Royal Marines from 42 Commando today completed a 16.64 mile-a-day relay challenge over six days by handing the baton to Royal Marines Band colleagues.
The hand-over event happened on Plymouth Hoe with colleagues from the HM Band of the Royal Marines giving them musical encouragement.
The march is part of the 1664 Challenge, an annual event which marks the 353rd anniversary of the Royal Marines.
The 1664 challenge is raising money and awareness for The Royal Marines Charity, and this year will see Royal Marines from around the country running 16.64 miles over 100 days, totalling a distance of 1664 miles.
42 Commando, from Bickleigh, Plymouth, took the baton from the Royal Marines Reserves Bristol, last week and ran around Truro, St Austell, Tavistock, Torquay and finally Plymouth, raising £15,000 towards the global target.
The final leg in Plymouth will see a team from Logistics Company of 42 Commando, run their final 16.64 miles from the Hoe, around Plymouth and back before handing the baton to the Royal Marines Band to continue the challenge.
Two Marines Corporal Will Gingell, (of 1 Assault Group Royal Marines In Devonport Naval Base) and Corporal Jamie Thompson (of 42 Commando), are the only commandos running the full 1,664 miles over 100 days. Today marked half way for them and they aim to finish the whole route at the beginning of August.
Will said: “This is an important event for us because we are now halfway. The best point so far was running onto the pitch at Exeter Chiefs on match day with their match ball. The low point was the awful weather in the first week or so – it was much too cold. So far its been going really well. Running with a different set of runners every day certainly adds to the variety.’’’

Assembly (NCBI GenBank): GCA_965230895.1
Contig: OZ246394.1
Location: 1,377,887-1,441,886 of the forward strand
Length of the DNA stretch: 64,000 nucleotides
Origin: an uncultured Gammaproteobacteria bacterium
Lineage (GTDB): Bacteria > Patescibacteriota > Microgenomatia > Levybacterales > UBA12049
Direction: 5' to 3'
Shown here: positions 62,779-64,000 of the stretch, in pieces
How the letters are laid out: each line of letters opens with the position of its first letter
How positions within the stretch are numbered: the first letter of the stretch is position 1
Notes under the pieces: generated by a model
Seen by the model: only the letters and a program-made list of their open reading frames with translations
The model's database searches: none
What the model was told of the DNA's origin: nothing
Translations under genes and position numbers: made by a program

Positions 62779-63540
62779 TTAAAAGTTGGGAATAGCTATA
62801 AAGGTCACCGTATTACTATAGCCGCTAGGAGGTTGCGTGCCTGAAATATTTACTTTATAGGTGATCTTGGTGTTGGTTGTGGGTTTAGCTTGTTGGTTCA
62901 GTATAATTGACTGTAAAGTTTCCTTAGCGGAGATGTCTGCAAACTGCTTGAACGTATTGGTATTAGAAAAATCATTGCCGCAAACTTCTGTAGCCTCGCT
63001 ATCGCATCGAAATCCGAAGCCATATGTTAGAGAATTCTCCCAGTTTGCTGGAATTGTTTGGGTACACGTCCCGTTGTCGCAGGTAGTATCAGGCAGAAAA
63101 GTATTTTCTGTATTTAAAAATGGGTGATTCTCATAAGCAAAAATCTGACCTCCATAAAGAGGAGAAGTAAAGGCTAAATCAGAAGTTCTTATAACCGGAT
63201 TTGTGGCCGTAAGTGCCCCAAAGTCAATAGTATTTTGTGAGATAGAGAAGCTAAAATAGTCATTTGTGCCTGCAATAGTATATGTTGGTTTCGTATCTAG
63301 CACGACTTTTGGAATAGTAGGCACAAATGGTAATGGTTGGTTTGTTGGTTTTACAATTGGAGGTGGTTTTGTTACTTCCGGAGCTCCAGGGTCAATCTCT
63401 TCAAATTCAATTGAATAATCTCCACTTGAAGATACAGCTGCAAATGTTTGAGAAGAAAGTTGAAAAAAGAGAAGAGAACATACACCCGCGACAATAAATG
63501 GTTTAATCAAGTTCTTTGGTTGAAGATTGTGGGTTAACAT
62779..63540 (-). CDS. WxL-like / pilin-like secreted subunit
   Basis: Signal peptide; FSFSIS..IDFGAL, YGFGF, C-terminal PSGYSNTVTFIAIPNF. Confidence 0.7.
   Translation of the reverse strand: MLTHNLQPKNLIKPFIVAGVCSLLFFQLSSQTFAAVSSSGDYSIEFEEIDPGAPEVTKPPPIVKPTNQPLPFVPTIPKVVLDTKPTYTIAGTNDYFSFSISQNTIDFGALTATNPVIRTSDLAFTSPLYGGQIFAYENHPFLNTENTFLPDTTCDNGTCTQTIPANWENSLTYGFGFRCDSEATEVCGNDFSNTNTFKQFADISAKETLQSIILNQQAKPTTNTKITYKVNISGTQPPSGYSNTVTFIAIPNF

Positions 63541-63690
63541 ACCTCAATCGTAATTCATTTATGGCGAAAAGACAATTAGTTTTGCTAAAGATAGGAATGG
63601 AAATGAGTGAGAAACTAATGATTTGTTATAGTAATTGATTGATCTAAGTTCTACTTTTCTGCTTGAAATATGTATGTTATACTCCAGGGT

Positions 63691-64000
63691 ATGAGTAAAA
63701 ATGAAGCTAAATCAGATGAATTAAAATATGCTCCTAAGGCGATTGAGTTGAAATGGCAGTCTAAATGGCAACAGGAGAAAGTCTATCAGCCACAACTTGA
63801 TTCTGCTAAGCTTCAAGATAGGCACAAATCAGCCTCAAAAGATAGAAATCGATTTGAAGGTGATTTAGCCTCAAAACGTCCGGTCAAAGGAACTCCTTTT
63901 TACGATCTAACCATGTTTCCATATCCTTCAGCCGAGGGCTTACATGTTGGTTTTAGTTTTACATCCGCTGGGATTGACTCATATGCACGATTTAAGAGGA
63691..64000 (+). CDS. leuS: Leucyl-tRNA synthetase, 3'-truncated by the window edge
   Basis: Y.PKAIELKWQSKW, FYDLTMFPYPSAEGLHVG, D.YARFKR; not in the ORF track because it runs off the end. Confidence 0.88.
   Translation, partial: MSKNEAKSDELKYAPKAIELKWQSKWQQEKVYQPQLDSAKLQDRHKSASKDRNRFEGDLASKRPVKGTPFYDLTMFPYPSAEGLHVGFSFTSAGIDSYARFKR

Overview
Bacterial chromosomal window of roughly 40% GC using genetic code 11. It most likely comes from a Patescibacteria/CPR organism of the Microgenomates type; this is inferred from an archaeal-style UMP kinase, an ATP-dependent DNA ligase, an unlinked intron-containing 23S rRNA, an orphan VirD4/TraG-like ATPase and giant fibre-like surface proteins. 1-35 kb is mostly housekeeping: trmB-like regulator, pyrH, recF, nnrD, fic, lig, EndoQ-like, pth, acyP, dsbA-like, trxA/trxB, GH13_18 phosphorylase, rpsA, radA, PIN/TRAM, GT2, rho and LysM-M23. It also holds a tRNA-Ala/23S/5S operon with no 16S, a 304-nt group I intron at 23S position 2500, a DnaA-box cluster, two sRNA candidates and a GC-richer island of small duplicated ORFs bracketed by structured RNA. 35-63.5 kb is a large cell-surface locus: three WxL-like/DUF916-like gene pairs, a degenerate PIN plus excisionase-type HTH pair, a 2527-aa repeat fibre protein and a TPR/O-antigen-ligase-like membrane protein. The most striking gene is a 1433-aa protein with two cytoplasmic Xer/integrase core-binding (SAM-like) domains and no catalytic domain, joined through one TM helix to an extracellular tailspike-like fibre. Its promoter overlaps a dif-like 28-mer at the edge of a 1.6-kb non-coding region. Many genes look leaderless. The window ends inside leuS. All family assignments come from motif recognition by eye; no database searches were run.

The pair will be finishing their feat of endurance at Buckingham Palace to hand over the baton with the Royal Marines Reserve London team to the Duke of Edinburgh.’’
42 Commando commanding officer, Lieutenant Colonel Mark Totten completed his unit’s 16-mile leg today. He said: “It’s been a warm day for a 16-mile run. But I’m full of pride in the achievement of the two corporals who are running the whole 1,664 miles. I’m pleased to have done my minor bit to raise awareness of the Royal Marines Charity.’’
42 Commando Unit Physical Training Instructor, Sergeant Adam Sperry said: “The 1664 challenge sees the Corps come together under a unified purpose, to raise money for a really worthwhile cause, whilst showcasing the elite fitness which underpins the capability of the Royal Marines.”
Lima Company also from 42 Commando completed The Lift and Shift challenge, whilst on board HMS Ocean in February this year. 100 Royal Marines lifted the weight of HMS Ocean (21,473 tonnes) and ran the distance back to the UK (10,000Km) over a 24 day period.
A team from 42 Commando have also completed a cycle from Land’s End to John O’Groats in order to raise money for the 1664 challenge.
The just giving page for 1664 challenge can be found at www.justgiving.com/teams/RMGlobalChallenge